Gong baths are applying the millennia-old percussion instruments in new ways, using its vibrational tones as a means of healing and facilitating inner calmness.
We lie down onto the yoga mats, nestle into our thick blankets and lie down in shivasana, before putting on lavender-scented eye masks. Amulets and stones of all shapes and sizes are pressed into the palms of our hands, which we’re to hold onto during the meditation to keep us “grounded” in case we drift too far away into individual states of ecstasy. For many of us who’ve congregated at Red Door Studios in Hong Kong on a weekday evening, this is our first gong bath and until about half an hour ago, few knew what was in store. Many walk in the door motivated by little more than a friend’s recommendation and a quick glance at the studio’s booking page. But Martha Collard, Red Door Studio founder, kundalini yoga instructor and resident gong player, starts each group session with a brief introduction followed by a 15-minute, seated pranayama breathing meditation, before we roll onto our backs, snuggle into our blankets and await our collective reason for being here: to hear the melodious sounds of the gongs.
The brief moment we lie there, still and unsure of what to expect, is immediately pierced by the ethereal echo of the mallet meeting the surface of the gong, as the vibrating sound shakes the essence of our beings, rendering us into a state of calm. The first strike cues the playing of other gongs, producing successive waves of sound that swell and diminish resulting in an evermore surreal symphony. Gong bath practitioners believe that the sound from the instrument induces a state of deep, meditative relaxation, facilitating the movement of qi and ridding unwanted blockages along the chakras for better energy flow throughout the body.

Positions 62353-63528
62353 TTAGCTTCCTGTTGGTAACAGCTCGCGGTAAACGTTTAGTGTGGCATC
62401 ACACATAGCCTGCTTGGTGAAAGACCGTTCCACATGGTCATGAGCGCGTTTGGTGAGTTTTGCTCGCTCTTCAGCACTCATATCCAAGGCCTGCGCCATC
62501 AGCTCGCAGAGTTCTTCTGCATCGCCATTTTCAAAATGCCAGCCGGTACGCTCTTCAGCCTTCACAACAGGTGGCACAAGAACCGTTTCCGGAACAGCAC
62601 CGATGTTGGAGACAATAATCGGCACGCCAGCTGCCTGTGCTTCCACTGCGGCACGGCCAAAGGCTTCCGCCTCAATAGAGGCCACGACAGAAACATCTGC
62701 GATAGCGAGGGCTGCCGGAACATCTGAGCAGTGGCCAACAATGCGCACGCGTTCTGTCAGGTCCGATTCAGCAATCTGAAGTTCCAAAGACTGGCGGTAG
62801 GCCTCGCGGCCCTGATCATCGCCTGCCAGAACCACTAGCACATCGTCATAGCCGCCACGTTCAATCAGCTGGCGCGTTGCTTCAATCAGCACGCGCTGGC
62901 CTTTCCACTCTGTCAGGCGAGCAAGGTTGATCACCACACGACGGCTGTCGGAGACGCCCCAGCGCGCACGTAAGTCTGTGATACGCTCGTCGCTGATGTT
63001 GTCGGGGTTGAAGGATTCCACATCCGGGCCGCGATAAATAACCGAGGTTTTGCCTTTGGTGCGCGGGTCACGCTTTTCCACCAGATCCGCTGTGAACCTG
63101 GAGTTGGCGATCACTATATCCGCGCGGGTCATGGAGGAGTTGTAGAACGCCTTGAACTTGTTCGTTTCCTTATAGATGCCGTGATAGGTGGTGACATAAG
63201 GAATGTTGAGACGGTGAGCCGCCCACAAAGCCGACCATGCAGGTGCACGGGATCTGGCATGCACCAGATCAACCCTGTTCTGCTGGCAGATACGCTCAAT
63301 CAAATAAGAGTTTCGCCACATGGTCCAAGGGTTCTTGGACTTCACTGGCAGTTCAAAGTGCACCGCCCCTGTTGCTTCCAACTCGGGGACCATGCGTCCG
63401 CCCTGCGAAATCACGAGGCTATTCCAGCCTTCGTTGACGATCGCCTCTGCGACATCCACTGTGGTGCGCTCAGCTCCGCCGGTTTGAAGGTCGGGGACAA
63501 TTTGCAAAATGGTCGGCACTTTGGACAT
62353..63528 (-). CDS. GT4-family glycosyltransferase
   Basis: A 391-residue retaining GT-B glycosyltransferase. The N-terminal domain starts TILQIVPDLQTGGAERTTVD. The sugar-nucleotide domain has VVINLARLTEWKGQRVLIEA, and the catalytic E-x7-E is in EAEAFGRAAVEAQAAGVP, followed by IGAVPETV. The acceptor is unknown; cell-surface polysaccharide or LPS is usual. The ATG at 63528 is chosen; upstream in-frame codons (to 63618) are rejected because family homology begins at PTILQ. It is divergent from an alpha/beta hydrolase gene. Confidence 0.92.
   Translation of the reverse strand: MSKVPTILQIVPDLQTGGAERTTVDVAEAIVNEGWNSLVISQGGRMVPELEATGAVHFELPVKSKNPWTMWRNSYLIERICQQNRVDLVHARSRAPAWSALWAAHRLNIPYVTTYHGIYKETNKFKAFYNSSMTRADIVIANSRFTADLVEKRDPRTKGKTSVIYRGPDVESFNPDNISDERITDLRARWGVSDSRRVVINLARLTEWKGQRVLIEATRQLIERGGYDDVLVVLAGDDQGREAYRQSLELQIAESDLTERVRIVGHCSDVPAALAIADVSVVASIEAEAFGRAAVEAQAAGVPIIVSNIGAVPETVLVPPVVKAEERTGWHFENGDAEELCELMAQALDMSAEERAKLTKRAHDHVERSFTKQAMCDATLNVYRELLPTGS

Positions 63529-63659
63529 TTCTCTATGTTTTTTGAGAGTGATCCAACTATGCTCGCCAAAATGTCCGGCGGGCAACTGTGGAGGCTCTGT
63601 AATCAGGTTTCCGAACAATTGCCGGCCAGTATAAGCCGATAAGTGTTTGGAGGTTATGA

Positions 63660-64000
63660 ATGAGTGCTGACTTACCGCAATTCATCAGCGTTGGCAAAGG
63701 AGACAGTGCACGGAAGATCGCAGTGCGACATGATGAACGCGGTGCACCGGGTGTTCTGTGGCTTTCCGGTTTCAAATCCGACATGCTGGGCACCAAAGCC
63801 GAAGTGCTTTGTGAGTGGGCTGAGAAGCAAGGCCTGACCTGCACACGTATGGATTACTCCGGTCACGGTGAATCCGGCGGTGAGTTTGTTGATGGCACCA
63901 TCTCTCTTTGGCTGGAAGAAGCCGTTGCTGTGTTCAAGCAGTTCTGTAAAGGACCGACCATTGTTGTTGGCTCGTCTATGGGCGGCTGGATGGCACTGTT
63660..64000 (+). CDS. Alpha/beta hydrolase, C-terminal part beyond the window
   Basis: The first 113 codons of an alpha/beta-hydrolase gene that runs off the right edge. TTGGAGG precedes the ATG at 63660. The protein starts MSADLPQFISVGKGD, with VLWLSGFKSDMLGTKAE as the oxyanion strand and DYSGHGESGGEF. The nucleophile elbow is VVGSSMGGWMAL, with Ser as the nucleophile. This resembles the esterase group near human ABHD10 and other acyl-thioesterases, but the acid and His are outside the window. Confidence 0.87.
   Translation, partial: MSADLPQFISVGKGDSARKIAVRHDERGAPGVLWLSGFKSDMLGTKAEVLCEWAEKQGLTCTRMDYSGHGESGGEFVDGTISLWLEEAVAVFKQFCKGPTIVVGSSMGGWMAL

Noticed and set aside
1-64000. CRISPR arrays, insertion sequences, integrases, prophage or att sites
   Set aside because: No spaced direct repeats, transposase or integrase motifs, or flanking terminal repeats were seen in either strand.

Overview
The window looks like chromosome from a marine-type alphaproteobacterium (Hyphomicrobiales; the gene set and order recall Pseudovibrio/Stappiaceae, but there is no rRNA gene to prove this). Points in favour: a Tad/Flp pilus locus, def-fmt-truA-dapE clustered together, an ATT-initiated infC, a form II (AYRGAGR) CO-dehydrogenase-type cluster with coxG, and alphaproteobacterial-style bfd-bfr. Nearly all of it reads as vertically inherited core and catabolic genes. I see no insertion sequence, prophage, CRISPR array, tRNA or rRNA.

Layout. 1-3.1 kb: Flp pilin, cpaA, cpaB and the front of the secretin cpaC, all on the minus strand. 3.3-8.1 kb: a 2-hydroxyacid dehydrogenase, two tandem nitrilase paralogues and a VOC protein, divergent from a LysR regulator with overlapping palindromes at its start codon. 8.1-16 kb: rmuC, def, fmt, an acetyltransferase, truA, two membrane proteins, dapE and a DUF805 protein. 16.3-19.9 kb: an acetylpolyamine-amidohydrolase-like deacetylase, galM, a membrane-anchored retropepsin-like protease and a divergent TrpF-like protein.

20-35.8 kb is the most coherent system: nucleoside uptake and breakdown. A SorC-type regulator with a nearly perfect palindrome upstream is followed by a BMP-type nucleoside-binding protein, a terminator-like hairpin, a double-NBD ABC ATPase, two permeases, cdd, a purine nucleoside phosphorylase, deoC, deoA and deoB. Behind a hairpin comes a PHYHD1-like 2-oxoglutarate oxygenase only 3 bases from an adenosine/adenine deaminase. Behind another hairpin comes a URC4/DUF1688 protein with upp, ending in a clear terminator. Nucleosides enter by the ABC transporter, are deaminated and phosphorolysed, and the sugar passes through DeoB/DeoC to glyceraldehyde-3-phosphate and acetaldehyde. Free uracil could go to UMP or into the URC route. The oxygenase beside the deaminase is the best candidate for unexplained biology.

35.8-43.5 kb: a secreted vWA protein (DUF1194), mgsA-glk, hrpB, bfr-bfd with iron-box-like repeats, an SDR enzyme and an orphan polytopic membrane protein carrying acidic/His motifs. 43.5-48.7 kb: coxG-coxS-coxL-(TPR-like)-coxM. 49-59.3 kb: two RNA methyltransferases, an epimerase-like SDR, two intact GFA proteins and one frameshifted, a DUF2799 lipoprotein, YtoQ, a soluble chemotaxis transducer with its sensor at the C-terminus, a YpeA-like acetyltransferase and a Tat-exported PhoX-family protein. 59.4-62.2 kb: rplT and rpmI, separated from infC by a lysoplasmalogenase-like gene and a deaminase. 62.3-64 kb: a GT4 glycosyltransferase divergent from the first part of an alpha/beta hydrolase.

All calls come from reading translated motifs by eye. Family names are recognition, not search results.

“When it’s played, the gong freezes up the mind and some of the things that have been repressed come up to the surface”
~ Mehtab Benton
“It’s very good for depression because it gives a sense of something outside themselves”
~ Mehtab Benton
The origins of the gong can be traced back several millennia in Eastern civilisations, deeply rooted in the histories of India, China, Burma and Bali where it was often played in religious rituals, as a form of musical entertainment, and at times, of war. Historical accounts recall certain kings having the gongs played to alert their people of impending danger, to create momentum while troops trained for combat and ultimately, to promote greater concentration and visualisation before the battle.
The instrument first appeared in the West through the practice of kundalini yoga by Yogi Bhajan (1929–2004) – a yogi and spiritual teacher accredited with introducing this particular method of yoga in the US during the 1970s, where it first gained traction in California before spreading to the rest of the Western world. In The Art of Gong in Kundalini Meditation, a paper written by the Kundalini Research Institute in 2000,Yogi Bhajan proclaimed the gong to be “the most sublime instrument of the yogi, a healing tool for the nervous system and a cauldron in which you can create alchemical blends of qualities that open and develop the inner self”. Today, many of the gongs used for healing are handmade in Europe, such as the ever-popular Paiste gong makers in Germany, which are used worldwide by both musicians and gong healing practitioners.